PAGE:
How to protect yourself:


While this is a scary scenario, as of 3/21, there have only been a few reports of cases of this happening in Florida and Arkansas. Know that the CDC is not doing this, and would never request payment for such a service. Do not let any strangers in your home at this time. Politely refuse the test, close the door, and call 911 to report these individuals to the local authorities.

Online Shopping


There are a number of websites and advertisements popping up offering products and supplements saying they can cure Covid-19. In fact, Amazon removed over 1 million products with misleading claims related to the Coronavirus by the end of February (source).



Additionally, some individuals are offering highly sought after supplies like hand sanitizer, masks and toilet paper online through sellers like Amazon and eBay. Many of these products are posted at exorbitant prices that violate the sellers policies for price gouging. Others are simply collecting money for these orders and not shipping out the product.


How to protect yourself:


As of today, there is nothing that can be purchased on the market that can cure coronavirus, so do not fall for products that make these false claims. For purchasing essentials and supplies online, make sure you always check the seller’s reviews and if you do make a purchase, make it with a credit card, which provides extra protections in the case of fraudulent transactions.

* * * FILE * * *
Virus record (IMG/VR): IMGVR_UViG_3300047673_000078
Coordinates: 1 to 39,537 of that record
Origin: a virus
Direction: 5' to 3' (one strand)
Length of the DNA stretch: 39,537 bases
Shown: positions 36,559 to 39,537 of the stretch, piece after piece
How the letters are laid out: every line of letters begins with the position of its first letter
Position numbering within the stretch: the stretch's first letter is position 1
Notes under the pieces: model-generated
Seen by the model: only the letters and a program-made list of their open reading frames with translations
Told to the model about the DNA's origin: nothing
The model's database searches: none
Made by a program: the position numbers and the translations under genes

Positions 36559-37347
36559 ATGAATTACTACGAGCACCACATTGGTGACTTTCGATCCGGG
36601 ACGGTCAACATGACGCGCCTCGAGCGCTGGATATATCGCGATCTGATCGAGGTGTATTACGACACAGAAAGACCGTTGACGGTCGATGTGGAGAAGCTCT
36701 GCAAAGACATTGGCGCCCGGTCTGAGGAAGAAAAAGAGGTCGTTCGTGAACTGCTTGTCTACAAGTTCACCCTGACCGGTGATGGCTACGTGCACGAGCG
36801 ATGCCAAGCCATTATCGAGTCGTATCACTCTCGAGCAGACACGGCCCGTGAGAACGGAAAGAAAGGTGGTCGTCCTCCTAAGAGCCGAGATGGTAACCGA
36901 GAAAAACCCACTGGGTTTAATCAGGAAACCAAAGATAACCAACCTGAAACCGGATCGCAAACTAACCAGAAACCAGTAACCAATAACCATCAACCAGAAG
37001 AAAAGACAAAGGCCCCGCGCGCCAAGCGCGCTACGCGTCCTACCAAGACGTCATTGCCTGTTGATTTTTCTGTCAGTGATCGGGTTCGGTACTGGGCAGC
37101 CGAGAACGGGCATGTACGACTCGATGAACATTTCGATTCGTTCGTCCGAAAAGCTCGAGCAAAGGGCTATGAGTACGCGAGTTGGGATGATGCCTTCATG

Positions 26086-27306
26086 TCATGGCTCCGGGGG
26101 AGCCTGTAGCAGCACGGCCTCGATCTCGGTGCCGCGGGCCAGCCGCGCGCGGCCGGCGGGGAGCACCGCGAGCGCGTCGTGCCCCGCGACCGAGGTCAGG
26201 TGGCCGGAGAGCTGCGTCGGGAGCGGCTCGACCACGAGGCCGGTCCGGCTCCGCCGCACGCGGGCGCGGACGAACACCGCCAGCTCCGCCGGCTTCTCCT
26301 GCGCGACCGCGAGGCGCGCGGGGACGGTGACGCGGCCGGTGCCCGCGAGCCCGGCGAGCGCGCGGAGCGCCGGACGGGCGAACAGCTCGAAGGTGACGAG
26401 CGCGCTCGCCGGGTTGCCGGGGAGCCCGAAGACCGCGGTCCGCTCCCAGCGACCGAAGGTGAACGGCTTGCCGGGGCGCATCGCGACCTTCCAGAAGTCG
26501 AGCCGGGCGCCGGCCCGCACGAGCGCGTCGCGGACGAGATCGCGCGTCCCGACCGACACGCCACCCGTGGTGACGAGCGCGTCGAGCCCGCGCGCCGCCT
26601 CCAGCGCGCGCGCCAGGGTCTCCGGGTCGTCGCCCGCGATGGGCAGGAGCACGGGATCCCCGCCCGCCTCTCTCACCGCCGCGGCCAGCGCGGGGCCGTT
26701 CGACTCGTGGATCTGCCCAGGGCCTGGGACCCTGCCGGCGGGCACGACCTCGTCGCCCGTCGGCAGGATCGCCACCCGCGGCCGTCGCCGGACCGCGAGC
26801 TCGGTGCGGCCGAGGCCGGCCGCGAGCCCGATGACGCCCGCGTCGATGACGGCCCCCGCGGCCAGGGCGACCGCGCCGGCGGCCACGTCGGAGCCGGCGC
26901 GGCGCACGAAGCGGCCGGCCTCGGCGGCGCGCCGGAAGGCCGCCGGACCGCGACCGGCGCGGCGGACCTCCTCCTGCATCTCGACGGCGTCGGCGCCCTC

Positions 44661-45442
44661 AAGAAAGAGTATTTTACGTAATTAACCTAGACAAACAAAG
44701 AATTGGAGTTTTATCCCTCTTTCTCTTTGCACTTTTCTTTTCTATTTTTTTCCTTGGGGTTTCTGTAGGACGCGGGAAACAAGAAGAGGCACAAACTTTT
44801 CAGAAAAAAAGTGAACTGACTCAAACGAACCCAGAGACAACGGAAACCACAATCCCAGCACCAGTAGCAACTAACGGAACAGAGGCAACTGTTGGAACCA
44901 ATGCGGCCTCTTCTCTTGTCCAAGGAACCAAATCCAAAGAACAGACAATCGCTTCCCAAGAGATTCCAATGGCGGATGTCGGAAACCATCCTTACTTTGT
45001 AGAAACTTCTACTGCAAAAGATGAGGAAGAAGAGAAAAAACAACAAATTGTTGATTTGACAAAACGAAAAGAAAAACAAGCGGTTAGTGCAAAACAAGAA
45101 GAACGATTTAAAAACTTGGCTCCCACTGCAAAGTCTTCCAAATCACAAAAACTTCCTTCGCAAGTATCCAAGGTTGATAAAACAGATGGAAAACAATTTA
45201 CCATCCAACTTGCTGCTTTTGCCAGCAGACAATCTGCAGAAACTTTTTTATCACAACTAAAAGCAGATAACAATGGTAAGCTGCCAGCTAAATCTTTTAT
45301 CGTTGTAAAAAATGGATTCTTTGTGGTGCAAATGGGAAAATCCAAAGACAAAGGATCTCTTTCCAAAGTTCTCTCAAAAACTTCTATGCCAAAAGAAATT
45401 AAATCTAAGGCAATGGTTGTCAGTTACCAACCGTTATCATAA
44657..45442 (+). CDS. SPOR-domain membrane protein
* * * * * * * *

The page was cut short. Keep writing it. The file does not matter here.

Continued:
Big Picture


Scams targeting the elderly are increasing in number, and many of these center around coronavirus in some way. Scammers use fear, uncertainty, and greed to bypass our better judgement. Therefore, take care when you are receiving communications that make you feel threatened or pressured to act quickly, whether it is to claim a big check from the government, get “tested” for coronavirus, or send money to a loved one in dire straights. These are common approaches of scammers. Identify a trusted, tech-savvy friend or family member you can consult to help you identify whether a message or offer is legitimate or not!


If you have been scammed, or are concerned you might have, do not be embarrassed! Scammers can be incredibly sophisticated and anyone is capable of falling victim at some point. File a report with your police. They will be able to help identify the best next steps for you, and filing a report will be essential if you end up making an insurance claim. Also, consider calling the AARP Fraud Watch Network’s 24 hour hotline at (877-908-3360). There, volunteers can work with you to determine the best next steps.


Stay safe in these trying times and continue to look out for each other!


- Paula and the Compass Team